This incredible opera written by Philip Glass had its world premiere in 1980 in Rotterdam and its UK premiere in Bath in 1997. Its main commissioning in the UK was an incredible production at the English National Opera in 2007, in conjunction with the Metropolitan Opera New York, with the Director Phelim McDermott and his Improbable team in charge.
Alfred Hitchcock’s film Marnie, starring Tippi Hedren and Sean Connery, was lightly based on the original book by Winston Graham. Hitchcock’s film ending was more dramatic perhaps than the books. The Composer, Nico Muhly, decides to stick more closely to the original book version, with skilful subtlety that is so prevalent in its musical score.
Aida was premiered in Cairo’s Opera House at the end of 1871, having been commissioned by the Isma’il Pasha. Its premier was meant to coincide with the opening of the opera house, but as a result of the Franco-Prussian war the scenery and costumes were stuck in Paris and Verdi’s Rigoletto was performed instead, with Aida premiering later in the year. The premiere was met with great critical acclaim and the European premiere was held in February 1872 at La Scala Milan. Over the next 20 years the opera became part of the staple repertoire of opera houses all over Europe and America, where different productions tried to deal with the passionate nature of relationships between three high born individuals, ultimately ending in inevitable betrayal.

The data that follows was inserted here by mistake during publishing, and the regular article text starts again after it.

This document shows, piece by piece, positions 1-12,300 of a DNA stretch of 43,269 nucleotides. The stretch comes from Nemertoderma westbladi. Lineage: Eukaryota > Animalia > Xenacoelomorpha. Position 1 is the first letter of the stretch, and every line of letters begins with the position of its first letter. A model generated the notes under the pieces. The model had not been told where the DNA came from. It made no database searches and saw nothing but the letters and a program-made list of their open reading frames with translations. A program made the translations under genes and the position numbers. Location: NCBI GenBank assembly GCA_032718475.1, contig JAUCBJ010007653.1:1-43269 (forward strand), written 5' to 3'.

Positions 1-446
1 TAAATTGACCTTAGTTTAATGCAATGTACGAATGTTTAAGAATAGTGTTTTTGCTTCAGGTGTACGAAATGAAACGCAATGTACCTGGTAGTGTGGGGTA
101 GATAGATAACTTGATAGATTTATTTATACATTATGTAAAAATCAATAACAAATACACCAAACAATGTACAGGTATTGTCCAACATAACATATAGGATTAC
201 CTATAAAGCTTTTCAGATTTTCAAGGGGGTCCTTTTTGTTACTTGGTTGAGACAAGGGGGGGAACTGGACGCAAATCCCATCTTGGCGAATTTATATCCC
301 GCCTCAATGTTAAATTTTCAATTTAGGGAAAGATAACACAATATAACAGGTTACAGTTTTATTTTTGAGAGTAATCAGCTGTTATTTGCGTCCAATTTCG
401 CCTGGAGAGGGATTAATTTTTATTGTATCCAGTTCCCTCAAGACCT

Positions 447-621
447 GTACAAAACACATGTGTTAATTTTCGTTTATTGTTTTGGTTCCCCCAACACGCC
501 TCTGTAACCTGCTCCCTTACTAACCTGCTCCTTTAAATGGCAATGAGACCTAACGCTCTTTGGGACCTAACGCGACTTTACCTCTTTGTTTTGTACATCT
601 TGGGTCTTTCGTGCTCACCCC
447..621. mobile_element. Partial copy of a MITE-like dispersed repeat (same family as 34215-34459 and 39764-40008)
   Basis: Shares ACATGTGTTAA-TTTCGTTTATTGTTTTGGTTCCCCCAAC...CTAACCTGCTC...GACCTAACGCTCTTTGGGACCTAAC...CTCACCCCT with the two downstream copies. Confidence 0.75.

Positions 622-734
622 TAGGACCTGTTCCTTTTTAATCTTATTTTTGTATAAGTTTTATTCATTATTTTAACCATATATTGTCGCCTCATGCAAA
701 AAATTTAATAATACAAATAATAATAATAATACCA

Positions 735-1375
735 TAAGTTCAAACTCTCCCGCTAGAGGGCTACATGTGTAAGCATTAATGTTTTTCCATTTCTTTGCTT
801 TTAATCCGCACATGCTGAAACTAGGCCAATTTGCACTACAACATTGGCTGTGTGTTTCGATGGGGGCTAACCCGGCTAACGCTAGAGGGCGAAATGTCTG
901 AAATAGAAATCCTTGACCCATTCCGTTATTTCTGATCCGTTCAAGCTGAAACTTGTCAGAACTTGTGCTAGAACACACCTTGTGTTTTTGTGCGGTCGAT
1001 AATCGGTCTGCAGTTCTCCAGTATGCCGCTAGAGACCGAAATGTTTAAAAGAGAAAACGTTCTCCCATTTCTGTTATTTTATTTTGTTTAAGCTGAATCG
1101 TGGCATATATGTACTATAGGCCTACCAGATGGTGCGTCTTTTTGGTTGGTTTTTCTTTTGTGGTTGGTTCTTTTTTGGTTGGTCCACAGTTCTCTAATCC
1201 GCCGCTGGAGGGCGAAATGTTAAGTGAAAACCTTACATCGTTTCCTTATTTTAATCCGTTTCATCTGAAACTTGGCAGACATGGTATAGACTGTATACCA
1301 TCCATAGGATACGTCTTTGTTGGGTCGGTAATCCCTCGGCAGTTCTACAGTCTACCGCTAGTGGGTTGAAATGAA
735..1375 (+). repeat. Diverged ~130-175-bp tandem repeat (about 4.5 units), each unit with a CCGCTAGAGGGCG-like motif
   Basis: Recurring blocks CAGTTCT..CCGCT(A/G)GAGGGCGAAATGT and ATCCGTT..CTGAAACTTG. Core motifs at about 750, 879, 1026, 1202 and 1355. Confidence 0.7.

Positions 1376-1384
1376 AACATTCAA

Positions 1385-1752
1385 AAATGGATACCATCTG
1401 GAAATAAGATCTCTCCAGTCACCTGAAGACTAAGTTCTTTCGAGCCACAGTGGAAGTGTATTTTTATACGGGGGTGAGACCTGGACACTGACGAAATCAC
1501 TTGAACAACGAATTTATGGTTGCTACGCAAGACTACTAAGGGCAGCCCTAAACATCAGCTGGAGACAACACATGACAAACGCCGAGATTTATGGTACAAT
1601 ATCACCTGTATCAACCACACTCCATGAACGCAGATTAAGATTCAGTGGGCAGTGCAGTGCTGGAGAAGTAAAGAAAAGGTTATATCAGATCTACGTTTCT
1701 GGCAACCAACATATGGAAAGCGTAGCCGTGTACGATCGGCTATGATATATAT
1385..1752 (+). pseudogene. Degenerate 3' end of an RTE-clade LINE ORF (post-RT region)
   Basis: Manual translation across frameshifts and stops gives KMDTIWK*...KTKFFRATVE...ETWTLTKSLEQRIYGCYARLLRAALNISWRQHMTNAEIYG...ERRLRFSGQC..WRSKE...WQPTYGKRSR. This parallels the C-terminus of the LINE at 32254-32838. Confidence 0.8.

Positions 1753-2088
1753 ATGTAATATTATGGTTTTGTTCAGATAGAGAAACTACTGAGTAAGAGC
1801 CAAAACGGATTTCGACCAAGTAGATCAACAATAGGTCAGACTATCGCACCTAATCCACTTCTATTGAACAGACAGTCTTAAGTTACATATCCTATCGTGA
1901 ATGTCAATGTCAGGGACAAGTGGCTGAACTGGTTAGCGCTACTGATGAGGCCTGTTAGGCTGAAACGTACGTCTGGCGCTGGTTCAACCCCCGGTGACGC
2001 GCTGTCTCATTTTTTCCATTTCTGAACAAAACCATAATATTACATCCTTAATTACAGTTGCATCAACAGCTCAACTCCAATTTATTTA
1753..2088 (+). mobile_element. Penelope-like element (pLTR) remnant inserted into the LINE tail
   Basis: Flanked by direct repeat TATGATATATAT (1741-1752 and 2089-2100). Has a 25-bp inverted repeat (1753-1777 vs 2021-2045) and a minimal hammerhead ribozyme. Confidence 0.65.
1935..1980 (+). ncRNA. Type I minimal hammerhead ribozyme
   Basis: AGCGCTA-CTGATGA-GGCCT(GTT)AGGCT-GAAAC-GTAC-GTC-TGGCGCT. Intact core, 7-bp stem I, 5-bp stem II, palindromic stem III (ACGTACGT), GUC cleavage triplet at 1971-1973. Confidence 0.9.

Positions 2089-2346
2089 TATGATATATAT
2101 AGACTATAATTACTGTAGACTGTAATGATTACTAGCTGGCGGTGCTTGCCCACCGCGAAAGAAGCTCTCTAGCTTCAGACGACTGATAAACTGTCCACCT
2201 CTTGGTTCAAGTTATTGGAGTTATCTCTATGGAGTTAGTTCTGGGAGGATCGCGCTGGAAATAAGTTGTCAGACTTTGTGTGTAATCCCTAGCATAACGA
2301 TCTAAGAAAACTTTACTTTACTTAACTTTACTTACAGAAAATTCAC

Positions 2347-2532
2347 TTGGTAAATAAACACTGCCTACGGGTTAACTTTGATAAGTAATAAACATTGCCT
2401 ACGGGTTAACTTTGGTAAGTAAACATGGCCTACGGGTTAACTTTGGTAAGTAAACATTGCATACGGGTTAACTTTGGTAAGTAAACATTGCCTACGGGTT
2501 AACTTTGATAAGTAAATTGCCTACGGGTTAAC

This wonderful opera/oratorio by Sir Edward Elgar is a work in two parts for orchestra and voice and relates to the journey of a pious man’s soul from his death bed to his judgement before God. It was disastrously premiered in 1900 with the conductor, Dr Hans Richter, receiving his score in the very last minute before rehearsal.